A quadratic equation is of the form of $ax^2~+~bx~+~c~=~0, a~≠~0, a,b, ~and~ c$  are real numbers.

Consider the quadratic equation $x^2~-~3x~+~2$ = 0; substituting x=1 in LHS of the equation gives,

$1^2~-~3~+~2$ = 0 which is equal to RHS of the equation.

Similarly, substituting x = 2 in LHS of the equation also gives,

$2^2~-~6~+~2$ = 0 which is equal to RHS of the equation.

Here, 1 and 2 satisfies the equation $x^2~-~3x~+~2$ =0. Therefore, those are known as the solution of quadratic equation or roots of the equation. This also means that numbers 1 and 2 are the zeros of the polynomial $x^2~-~3x~+~2$ .

We know that, a second degree polynomial will have at most two zeros. Therefore a quadratic equation will have at most two roots.

In general, if α is a root of the quadratic equation $ax^2~+~bx~+~c$ = 0, a ≠ 0; then, $aα^2~+~bα~+~c$ = 0. We can also say that x = α is a solution of the quadratic equation or α satisfies the equation

$ax^2~+~bx~+~c$ =0.

• Roots of the quadratic equation $ax^2~+~bx~+~c$ =0 is same as zeros of the polynomial $ax^2~+~bx~+~c$.

By splitting the middle term, we can factorise quadratic polynomial.

For example; $x^2~+~5x~+~6$  can be written as $x^2~+~2x~+~3x~+~6$, $x^2~+~2x~+~3x~+~6$ =$x(x~ +~ 2)~ +~ 3(x~ +~ 2)$

= $(x ~+~ 2)~(x~ +~ 3)$

Roots of the quadratic equation can be found by factorising the polynomial and equate it with zero.

Consider the quadratic equation $2x^2~-~5x~+~2$ = 0;

which is of the form of $ax^{2}+ bx +c = 0$

Here, -5x can be broken down into two parts $-4x – x$,

as the multiplication of these parts result in $4x^{2}$

which is equal to a $\times$ c = $2x^{2} \times 2$ = $4x^{2}$

Thus equation becomes:  $2x^{2} – 5x + 2 = 2x^{2} – 4x – x + 2$

$= 2x(x – 2) -1 (x – 2)$

$= (2x – 1)(x – 2)$

Therefore, $2x^2~-~5x~+~2$ = 0 is same as $(2x~ -~ 1) (x~ -~ 2)$=0

The values of x for which $2x^2~-~5x~+~2$ = 0 is same as the values of x for which $(2x ~- ~1)~(x~ -~ 2)$ = 0.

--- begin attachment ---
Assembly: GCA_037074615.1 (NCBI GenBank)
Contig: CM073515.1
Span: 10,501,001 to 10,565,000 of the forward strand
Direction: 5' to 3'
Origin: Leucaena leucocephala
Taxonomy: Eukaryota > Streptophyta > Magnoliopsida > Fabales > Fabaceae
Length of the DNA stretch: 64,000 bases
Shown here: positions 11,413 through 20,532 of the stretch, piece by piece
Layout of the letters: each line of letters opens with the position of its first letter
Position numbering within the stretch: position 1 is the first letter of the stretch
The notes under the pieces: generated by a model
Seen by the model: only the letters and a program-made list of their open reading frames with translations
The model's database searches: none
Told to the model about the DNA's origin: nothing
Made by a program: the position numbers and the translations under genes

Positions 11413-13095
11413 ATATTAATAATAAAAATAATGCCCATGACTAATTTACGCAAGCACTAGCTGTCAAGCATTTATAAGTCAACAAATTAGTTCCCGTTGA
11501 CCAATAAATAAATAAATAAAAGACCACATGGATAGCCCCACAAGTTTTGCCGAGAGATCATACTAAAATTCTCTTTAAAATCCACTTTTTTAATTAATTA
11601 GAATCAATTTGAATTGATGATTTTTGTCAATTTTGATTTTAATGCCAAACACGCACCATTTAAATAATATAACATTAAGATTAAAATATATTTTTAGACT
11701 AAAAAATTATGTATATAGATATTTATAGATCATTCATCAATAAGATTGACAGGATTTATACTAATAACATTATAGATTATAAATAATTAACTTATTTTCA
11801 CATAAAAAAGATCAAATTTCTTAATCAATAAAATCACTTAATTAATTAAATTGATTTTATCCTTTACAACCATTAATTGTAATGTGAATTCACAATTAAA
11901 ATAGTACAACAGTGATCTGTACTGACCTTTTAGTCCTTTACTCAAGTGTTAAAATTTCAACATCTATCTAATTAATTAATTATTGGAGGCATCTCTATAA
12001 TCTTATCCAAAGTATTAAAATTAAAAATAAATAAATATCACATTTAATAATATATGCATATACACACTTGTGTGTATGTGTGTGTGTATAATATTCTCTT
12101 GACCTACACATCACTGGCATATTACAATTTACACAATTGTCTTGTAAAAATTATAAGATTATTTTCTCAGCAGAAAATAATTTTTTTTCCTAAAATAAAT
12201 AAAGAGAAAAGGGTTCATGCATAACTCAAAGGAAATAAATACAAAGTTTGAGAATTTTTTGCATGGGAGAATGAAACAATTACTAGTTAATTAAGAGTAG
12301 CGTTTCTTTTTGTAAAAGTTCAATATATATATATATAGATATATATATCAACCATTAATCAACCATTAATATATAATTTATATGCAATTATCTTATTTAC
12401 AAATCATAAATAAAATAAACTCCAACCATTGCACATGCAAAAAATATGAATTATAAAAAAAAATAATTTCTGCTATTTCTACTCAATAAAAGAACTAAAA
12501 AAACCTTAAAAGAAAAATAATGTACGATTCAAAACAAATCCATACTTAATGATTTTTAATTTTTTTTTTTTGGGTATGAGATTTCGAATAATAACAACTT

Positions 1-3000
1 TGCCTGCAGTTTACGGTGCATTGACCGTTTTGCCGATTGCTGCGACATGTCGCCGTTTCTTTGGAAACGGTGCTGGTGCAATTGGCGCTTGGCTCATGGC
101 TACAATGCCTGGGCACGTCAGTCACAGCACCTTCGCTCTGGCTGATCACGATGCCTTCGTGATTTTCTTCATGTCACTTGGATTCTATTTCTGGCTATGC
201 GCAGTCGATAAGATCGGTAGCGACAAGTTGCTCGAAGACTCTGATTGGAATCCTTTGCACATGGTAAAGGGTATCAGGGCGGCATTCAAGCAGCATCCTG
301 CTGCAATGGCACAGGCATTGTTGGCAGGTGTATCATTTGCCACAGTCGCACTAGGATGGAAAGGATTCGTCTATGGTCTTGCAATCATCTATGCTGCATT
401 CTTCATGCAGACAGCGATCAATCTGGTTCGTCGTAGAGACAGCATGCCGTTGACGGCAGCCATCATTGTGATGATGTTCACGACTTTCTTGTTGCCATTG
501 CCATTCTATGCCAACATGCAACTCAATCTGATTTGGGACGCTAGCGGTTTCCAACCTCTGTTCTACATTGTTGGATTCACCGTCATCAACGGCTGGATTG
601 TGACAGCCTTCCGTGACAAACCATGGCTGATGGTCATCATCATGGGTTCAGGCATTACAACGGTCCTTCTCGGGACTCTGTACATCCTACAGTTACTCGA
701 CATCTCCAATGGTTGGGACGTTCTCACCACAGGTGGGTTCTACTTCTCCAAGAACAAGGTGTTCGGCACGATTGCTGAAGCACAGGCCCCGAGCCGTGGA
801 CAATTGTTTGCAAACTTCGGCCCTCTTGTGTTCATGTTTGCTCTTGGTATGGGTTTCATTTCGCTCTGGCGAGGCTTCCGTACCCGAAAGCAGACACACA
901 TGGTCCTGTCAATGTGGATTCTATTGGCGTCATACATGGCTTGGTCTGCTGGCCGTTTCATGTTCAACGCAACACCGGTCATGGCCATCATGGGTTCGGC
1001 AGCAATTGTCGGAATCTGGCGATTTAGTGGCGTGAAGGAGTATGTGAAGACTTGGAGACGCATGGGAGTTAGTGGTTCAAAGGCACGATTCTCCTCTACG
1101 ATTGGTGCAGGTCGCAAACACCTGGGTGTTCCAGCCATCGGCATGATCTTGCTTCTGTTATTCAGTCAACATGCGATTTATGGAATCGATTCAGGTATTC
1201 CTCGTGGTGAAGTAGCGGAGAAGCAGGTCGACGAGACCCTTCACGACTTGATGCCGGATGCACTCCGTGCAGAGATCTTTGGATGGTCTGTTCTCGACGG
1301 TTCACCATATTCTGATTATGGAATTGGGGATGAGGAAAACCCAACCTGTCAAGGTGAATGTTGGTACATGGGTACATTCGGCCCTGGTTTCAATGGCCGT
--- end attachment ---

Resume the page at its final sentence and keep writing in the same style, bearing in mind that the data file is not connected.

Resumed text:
If $(2x ~-~ 1)~(x~ -~ 2)$ = $0$ ; then, either $(2x ~-~ 1)$ = $0~ or~ (x ~- ~2)$  = 0

$2x ~-~ 1$ = 0 gives, $2x$ = 1, $x$= $\frac 12$

$x ~-~ 2$ = 0 give $sx$ = 2

Therefore, $\frac 12$  and 2 are the roots of the equation $2x^2~-~5x~+~2$ = 0.

Consider the equation $ax^2~+~bx~+~c$ = 0, a ≠ 0.

Dividing the equation by a gives,

$x^2~+~ \frac ba x~+~ \frac ca$ = 0

By using method of completing the square, we get

$\left( x~+~\frac{b}{2a}\right)^2~-~\left( \frac {b}{2a}\right)^2 ~+~\frac ca$ = 0

$\left( x~+~\frac{b}{2a}\right)^2 ~-~ \frac {b^2~-~4ac}{4a^2}$ = 0

$\left( x~+~\frac{b}{2a}\right)^2$ = $\frac {b^2~-~4ac}{4a^2}$

Roots of the equation is found by taking the square root of RHS. For that $b^2~-~4ac$ should be greater than or equal to zero.

When $b^2~-~4ac$ ≥ 0,

$\left( x~+~\frac{b}{2a}\right)$ = ± $\frac {\sqrt{b^2~-~4ac}}{2a}$

$x$= $-~\frac{b}{2a}~±~\frac {\sqrt{b^2~-~4ac}}{2a}$

$x$ = $\frac {-b~±~\sqrt{b^2~-~4ac}}{2a}$ —-(1)

Therefore roots of the equation are, $\frac {-b~+~\sqrt{b^2~-~4ac}}{2a}$ and $\frac {-b~-~\sqrt{b^2~-~4ac}}{2a}$

The equation will not have real roots if $b^2~-~4ac$ < 0, because square root is not defined for negative numbers in real number system.

(1) is formula to find roots of the quadratic equation $ax^2~+~bx~+~c$ = 0, which is known as quadratic formula.

Example: Find the roots of the equation$x^2~-~5x~+~6$ = 0 using quadratic formula.

Comparing the equation with $ax^2~+~bx~+~c$ = 0 gives,

a = 1, b = -5 and c = 6

$b^2~-~4ac$ = $(-5)^2~-~4~×~1~×~6$ = 1

Roots of the equations are $\frac {-b~+~\sqrt{b^2~-~4ac}}{2a}$  = $\frac {5~+~1}{2}$ = $\frac {6}{2}$ = 3 and $\frac {-b~-~\sqrt{b^2~-~4ac}}{2a}$  = $\frac {5~-~1}{2}$ = $\frac {4}{2}$ = 2